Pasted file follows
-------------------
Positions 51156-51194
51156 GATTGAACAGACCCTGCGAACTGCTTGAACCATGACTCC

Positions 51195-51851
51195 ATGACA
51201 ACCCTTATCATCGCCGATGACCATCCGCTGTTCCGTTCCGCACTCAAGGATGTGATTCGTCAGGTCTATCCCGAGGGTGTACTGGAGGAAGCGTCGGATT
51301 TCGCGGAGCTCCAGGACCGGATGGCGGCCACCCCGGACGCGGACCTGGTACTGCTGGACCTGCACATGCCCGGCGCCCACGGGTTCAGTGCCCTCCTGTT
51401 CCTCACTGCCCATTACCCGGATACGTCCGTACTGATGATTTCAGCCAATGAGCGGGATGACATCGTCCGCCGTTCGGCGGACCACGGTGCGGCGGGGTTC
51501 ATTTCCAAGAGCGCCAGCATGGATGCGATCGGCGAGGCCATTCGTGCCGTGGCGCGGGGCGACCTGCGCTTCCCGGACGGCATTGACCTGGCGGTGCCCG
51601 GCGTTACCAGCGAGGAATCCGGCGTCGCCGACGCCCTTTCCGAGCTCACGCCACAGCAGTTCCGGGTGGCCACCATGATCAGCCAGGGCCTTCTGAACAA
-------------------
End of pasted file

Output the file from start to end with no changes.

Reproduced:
Positions 51156-51194
51156 GATTGAACAGACCCTGCGAACTGCTTGAACCATGACTCC

Positions 51195-51851
51195 ATGACA
51201 ACCCTTATCATCGCCGATGACCATCCGCTGTTCCGTTCCGCACTCAAGGATGTGATTCGTCAGGTCTATCCCGAGGGTGTACTGGAGGAAGCGTCGGATT
51301 TCGCGGAGCTCCAGGACCGGATGGCGGCCACCCCGGACGCGGACCTGGTACTGCTGGACCTGCACATGCCCGGCGCCCACGGGTTCAGTGCCCTCCTGTT
51401 CCTCACTGCCCATTACCCGGATACGTCCGTACTGATGATTTCAGCCAATGAGCGGGATGACATCGTCCGCCGTTCGGCGGACCACGGTGCGGCGGGGTTC
51501 ATTTCCAAGAGCGCCAGCATGGATGCGATCGGCGAGGCCATTCGTGCCGTGGCGCGGGGCGACCTGCGCTTCCCGGACGGCATTGACCTGGCGGTGCCCG
51601 GCGTTACCAGCGAGGAATCCGGCGTCGCCGACGCCCTTTCCGAGCTCACGCCACAGCAGTTCCGGGTGGCCACCATGATCAGCCAGGGCCTTCTGAACAA